What do the Spokane Chiefs and Paul McCartney have in common? They’re both playing at the Spokane Veterans Memorial Arena this month.
It will all be explained.
The Chiefs are set to take on the Kamloops Blazers in the opening round of the Western Hockey League (WHL) playoffs, with Game 1 of the best-of-seven series in Kamloops on Friday night. It’s a different set-up than traditional best-of-sevens as the first three games will be in Kamloops, followed by the next three in Spokane with Game 7, if it gets that far, back in Kamloops. A normal series would see both teams play two home games each with Games 5 through 7 flip-flopping between both cities.
So why is it like that? That’s where Paul McCartney comes in as Yellowknife’s Logan Cunningham explained.
“He’s having a concert at our arena (on April 28) and that took up our ice time,” said Cunningham, a defenceman for Spokane. “I guess the arena wasn’t expecting us to be in the playoffs so that’s why they probably scheduled it for then.”
In any case, the Chiefs go into the WHL playoffs as the seventh seed in the Western Conference, and it’s a spot that Cunningham didn’t think they would occupy at any point this season. They spent most of the first half of the regular season languishing near the bottom of the conference.
Cunningham said it all had to do with Adam Maglio, who started the season as head coach but didn’t finish as he was fired in early February.
“The team culture just wasn’t good earlier in the season with our old coach,” he said. “All he did was coach by video and the guys just didn’t seem to want to battle every night for him and that’s not good.”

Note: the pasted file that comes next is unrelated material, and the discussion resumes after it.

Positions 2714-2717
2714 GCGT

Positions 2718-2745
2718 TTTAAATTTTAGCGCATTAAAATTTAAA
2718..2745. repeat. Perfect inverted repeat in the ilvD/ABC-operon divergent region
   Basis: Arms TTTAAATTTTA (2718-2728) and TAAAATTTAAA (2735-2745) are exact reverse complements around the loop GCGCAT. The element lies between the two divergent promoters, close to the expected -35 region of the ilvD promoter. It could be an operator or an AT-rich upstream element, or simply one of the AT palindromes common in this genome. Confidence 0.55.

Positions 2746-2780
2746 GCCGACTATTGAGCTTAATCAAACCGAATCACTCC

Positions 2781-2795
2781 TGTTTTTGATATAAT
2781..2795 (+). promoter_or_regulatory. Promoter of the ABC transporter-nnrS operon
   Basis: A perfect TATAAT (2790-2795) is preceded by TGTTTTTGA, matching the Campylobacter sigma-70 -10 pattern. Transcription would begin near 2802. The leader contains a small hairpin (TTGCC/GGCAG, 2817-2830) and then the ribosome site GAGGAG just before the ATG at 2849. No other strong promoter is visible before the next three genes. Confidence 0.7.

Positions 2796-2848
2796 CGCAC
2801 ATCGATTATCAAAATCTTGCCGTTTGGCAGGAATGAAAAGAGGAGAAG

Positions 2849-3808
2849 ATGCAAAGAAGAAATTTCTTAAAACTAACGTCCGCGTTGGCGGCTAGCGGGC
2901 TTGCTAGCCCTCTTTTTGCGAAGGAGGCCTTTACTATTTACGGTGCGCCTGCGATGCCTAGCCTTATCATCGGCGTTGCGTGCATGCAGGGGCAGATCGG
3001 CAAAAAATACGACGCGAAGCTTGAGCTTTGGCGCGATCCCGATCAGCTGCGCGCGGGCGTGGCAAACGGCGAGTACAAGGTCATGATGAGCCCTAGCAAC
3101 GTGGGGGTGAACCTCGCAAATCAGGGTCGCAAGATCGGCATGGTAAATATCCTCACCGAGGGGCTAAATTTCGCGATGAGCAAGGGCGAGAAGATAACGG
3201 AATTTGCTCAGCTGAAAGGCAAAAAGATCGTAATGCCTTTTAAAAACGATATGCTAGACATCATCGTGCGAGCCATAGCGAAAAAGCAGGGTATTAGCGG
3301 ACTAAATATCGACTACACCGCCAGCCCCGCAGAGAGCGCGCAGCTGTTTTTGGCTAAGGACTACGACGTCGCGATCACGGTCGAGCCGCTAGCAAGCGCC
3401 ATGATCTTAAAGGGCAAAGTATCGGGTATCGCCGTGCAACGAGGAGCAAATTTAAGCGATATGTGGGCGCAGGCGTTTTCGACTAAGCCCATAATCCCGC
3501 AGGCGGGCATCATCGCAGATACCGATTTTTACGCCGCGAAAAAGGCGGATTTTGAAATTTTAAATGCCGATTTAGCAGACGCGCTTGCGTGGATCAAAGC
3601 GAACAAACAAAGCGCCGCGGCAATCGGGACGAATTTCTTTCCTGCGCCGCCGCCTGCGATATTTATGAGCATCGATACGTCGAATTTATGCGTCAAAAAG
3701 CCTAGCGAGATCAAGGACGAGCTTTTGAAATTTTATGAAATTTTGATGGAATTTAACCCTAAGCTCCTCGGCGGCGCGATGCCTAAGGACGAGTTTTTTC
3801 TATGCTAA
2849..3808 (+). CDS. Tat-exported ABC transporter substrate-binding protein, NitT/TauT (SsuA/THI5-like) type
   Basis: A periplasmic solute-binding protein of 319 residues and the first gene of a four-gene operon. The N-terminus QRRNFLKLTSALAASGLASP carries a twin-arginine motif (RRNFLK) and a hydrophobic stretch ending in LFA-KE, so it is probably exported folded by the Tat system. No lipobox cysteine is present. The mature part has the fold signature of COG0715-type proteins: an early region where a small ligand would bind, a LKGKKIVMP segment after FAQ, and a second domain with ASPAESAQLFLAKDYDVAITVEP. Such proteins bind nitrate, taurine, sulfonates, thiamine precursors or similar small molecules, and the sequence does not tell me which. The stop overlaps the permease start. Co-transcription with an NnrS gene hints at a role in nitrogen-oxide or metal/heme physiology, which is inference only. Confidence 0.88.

Ryan Smith, the team’s associate head coach, was named as Maglio’s replacement, and Cunningham said that’s when things began to change.
“He’s connected with all the players and everyone loves him because he brought a totally different attitude,” he said. “You want to go out and fight for a guy like that and the results have been obvious. We’ve been a much better team since he took over.”
Being a lower seed means the pressure isn’t there, said Cunningham.
“Our goal is to win it all but if we can get Game 1, then we get into their heads a bit,” he said. “We pop them on home ice early and they start getting nervous. There’s no pressure on us. We’ve come up from last place in the standings so why not go out there and try to do some damage?”
The attitude in the locker room is that there’s nothing to lose, he added.
“We’re going all in, go out there and do what we can,” he said. “If we aren’t at our best, they’ll roll over us but if we play like we have the last little while, we can do some damage.”
This will be Cunningham’s first playoff run in the WHL and he said the feeling is one of nervous excitement.
“I don’t know what to expect,” he said. “I didn’t get to do the playoffs last season because our season was cut short and I haven’t been around long enough to experience what it’s like but I’m expecting it will be a battle for sure.”